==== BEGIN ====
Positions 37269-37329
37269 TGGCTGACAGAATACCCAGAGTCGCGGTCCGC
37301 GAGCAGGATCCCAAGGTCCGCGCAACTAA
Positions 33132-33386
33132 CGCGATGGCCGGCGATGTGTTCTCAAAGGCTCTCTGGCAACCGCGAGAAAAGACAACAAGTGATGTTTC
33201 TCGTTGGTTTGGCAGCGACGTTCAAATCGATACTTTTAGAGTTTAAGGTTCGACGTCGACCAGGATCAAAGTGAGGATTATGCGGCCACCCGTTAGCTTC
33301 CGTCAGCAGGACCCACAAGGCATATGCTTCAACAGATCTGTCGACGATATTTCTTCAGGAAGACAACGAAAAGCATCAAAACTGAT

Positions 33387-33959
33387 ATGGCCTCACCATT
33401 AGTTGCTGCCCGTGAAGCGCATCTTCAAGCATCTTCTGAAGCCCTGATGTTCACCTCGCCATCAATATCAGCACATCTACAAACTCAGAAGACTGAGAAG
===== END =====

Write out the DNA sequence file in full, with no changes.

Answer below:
Positions 37269-37329
37269 TGGCTGACAGAATACCCAGAGTCGCGGTCCGC
37301 GAGCAGGATCCCAAGGTCCGCGCAACTAA
Positions 33132-33386
33132 CGCGATGGCCGGCGATGTGTTCTCAAAGGCTCTCTGGCAACCGCGAGAAAAGACAACAAGTGATGTTTC
33201 TCGTTGGTTTGGCAGCGACGTTCAAATCGATACTTTTAGAGTTTAAGGTTCGACGTCGACCAGGATCAAAGTGAGGATTATGCGGCCACCCGTTAGCTTC
33301 CGTCAGCAGGACCCACAAGGCATATGCTTCAACAGATCTGTCGACGATATTTCTTCAGGAAGACAACGAAAAGCATCAAAACTGAT

Positions 33387-33959
33387 ATGGCCTCACCATT
33401 AGTTGCTGCCCGTGAAGCGCATCTTCAAGCATCTTCTGAAGCCCTGATGTTCACCTCGCCATCAATATCAGCACATCTACAAACTCAGAAGACTGAGAAG